Cummins Westport is in the trials phase of the ISX-G 11.9L engine which is likely to garner large sales, and Freightliner will leverage the engine heavily to increase sales in this market.
Navistar recently announced availability of Cummins Westport ISL-G engines in its vehicle platforms, such as WorkStar and TranStar. Navistar is also expected to introduce natural gas-powered versions of key models, such as ProStar and WorkStar, based on MaxxForce 13L engine platform.
Mack Trucks have been available with the Cummins Westport ISL-G for a few years, mainly for refuse and other select vocational applications.
Recently, Volvo Trucks began offering VN series day cabs with the ISL-G engine.
Both Volvo and Mack are likely to rapidly integrate the Cummins Westport ISX-G.
It should also be noted that Volvo has developed a dual-fuel compression ignition engine option which uses a diesel and natural gas mixture of approximately 30 percent and 70 percent respectively. This engine will be offered in limited numbers this year and next before coming to broader market offerings thereafter.
These concerted efforts are expected to drive Volvo and Mack to third place in natural gas truck sales in 2017.
Clean Energy Fuels is rapidly emerging as the market leader in fueling station infrastructure. It recently formed a partnership with Pilot/Flying J for fueling station expansion targeted at the long-haul sector.
Moreover, Clean Energy has launched a co-financing program with Navistar to help fleets purchase natural gas vehicles, and this is expected to benefit both companies.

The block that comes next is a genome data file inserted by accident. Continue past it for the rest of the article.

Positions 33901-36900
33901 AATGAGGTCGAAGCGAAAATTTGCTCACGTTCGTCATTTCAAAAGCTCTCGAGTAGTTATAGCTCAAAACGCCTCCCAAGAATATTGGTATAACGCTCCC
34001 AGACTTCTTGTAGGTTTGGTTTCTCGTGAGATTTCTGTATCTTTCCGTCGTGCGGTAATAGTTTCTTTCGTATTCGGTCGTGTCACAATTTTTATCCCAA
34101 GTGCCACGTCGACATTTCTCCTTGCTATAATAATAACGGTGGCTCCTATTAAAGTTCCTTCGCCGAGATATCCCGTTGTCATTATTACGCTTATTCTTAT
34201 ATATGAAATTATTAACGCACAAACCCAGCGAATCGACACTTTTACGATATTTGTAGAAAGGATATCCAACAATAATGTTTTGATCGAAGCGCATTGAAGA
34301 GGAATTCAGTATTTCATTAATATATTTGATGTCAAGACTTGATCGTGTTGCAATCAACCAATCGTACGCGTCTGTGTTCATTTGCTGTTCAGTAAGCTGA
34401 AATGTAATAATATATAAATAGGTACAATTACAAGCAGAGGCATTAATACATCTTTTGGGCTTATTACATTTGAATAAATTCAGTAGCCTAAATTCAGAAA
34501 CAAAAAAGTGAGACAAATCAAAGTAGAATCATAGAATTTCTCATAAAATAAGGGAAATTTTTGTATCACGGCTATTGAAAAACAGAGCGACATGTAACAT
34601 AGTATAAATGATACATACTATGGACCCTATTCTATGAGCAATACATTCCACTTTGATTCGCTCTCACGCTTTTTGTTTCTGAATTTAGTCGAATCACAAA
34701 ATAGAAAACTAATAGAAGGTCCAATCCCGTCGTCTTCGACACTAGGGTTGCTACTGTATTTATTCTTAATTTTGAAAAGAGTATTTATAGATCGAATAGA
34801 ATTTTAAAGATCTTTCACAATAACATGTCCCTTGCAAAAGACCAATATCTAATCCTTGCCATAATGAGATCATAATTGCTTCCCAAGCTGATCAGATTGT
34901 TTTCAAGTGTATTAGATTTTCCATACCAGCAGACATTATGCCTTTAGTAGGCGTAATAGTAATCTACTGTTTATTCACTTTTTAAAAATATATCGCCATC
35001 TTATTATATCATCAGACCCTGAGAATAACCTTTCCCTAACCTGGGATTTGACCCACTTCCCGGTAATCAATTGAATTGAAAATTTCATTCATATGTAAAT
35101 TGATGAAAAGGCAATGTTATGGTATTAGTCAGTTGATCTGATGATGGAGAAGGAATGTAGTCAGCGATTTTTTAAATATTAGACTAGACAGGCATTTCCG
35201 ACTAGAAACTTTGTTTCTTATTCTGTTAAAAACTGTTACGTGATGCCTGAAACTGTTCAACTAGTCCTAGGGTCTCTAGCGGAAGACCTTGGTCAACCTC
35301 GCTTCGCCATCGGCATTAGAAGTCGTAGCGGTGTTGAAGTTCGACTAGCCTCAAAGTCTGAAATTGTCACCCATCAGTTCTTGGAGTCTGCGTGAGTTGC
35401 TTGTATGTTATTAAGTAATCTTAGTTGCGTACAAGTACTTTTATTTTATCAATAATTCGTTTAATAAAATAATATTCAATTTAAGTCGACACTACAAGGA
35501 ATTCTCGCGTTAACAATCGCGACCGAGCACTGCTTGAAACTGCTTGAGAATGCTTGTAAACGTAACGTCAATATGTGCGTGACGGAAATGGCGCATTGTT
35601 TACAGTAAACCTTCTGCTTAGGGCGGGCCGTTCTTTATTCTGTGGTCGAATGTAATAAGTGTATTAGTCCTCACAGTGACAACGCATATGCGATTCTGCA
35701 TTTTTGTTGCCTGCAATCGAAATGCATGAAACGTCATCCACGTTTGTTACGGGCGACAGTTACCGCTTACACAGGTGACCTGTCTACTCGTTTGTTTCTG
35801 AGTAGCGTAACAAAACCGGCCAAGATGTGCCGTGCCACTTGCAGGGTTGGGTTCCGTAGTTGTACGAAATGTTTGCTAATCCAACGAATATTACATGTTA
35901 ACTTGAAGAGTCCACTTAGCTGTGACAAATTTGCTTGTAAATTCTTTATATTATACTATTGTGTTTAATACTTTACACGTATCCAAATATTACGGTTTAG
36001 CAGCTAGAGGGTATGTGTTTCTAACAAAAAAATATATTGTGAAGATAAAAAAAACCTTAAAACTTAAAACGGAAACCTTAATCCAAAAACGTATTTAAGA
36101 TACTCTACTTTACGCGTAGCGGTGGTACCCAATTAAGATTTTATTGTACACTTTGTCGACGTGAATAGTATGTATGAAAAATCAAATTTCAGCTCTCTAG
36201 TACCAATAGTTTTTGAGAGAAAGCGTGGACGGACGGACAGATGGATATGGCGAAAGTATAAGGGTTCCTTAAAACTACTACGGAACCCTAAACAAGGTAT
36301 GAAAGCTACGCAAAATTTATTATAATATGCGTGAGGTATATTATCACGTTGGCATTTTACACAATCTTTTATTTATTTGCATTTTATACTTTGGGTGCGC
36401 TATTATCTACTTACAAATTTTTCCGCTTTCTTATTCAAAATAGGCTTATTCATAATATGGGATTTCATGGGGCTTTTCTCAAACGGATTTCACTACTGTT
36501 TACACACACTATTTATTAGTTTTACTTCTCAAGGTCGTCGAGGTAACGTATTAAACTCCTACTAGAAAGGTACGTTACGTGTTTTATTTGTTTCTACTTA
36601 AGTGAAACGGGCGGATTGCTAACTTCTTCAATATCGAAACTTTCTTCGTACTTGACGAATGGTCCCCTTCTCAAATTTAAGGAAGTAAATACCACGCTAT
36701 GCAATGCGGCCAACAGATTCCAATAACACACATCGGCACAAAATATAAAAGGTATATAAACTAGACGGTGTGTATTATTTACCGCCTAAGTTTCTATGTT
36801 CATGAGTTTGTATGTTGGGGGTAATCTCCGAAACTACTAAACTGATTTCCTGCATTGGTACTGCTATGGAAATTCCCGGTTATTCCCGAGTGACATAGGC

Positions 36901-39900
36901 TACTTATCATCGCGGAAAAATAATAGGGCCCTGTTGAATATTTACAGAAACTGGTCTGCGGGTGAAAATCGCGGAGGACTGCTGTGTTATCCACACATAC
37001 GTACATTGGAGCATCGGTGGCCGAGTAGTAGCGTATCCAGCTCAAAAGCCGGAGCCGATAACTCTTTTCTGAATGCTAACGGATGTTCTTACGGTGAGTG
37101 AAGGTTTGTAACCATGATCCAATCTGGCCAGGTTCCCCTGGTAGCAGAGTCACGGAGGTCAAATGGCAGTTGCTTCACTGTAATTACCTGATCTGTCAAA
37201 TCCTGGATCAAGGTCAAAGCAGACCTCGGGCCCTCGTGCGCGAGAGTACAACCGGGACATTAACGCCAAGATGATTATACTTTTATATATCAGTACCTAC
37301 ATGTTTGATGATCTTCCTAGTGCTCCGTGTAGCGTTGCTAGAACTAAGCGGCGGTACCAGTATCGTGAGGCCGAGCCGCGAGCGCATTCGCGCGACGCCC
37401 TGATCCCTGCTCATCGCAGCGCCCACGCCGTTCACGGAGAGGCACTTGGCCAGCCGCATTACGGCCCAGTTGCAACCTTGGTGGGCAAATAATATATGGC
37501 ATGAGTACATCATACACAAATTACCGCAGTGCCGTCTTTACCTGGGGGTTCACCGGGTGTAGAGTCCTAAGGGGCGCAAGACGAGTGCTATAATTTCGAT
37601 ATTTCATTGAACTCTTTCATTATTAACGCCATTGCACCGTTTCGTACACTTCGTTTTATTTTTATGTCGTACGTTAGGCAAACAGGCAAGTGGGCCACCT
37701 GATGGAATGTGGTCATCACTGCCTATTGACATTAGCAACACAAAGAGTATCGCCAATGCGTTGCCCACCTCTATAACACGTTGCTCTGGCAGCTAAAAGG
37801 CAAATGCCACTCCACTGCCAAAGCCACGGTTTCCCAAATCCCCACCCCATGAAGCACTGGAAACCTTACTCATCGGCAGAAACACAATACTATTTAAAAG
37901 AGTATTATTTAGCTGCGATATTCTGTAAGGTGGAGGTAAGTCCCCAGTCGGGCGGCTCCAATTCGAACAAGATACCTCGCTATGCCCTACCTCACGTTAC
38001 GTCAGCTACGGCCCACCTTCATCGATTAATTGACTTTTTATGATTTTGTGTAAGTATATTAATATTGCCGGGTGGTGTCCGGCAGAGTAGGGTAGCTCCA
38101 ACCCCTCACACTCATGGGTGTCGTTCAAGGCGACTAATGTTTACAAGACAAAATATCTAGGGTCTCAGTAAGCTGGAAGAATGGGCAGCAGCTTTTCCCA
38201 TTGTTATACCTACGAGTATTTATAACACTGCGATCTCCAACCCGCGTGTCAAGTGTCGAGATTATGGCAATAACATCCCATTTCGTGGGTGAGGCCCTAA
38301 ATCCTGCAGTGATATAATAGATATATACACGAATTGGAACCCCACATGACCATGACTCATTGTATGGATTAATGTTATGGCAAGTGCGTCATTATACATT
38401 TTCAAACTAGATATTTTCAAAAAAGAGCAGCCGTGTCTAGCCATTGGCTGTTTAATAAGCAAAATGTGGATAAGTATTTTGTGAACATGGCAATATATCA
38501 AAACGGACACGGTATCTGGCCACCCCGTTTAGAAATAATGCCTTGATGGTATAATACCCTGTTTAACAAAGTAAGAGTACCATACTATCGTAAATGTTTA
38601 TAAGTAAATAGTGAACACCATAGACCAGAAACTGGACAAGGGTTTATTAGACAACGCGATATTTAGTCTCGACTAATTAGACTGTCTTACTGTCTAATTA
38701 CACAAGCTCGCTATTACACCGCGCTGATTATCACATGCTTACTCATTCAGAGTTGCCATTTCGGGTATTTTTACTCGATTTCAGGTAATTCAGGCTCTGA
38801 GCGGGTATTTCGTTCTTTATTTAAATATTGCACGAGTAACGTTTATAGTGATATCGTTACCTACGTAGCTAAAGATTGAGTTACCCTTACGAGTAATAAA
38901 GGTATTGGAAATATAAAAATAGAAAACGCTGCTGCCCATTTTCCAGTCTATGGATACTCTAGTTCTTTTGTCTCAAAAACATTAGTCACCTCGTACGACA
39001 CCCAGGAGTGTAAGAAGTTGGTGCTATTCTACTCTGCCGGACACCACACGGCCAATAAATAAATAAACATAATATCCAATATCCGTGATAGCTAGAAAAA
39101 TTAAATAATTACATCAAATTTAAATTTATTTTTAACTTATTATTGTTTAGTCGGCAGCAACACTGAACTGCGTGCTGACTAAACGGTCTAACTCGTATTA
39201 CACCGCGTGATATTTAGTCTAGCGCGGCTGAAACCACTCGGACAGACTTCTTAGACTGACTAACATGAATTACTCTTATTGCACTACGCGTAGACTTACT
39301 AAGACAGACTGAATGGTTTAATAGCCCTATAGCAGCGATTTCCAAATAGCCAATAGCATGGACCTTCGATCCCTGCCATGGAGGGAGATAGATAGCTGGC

Ultimately, the success of natural gas-powered vehicles will depend on the rate of the expansion of the fueling network upon which these vehicles depend. At present, the majority of fueling stations are “return-to-depot” models which are not open to the public.
One Less Obstacle
As the new engine options continue to roll out, the interest in natural gas trucks will grow in lockstep with the supporting infrastructure. Frost & Sullivan predicts that the fueling infrastructure concerns that have held the industry back will no longer be an issue throughout much of the country by 2017.
Over the coming years, the heavy duty natural gas truck market is set to see extremely rapid growth which will help many haulers reduce their total overall costs of operation, thus helping them drive towards a more stable and successful future.
This implies that fleet managers of both private and for-hire fleets must now start preparing for effectively and efficiently servicing and maintaining these green trucks that will run on a green fuel that is in abundance in U.S. and can help reduce the carbon footprint and fuel cost associated with them. These trucks will feature new technologies and systems.
Reducing the lifecycle cost and maximizing their vehicle uptime is now officially the duty of the fleet maintenance managers.
Sandeep Kar is the global director of commercial vehicle research for Frost & Sullivan’s Automotive & Transportation business. The company partners with clients to accelerate their growth. www.frost.com.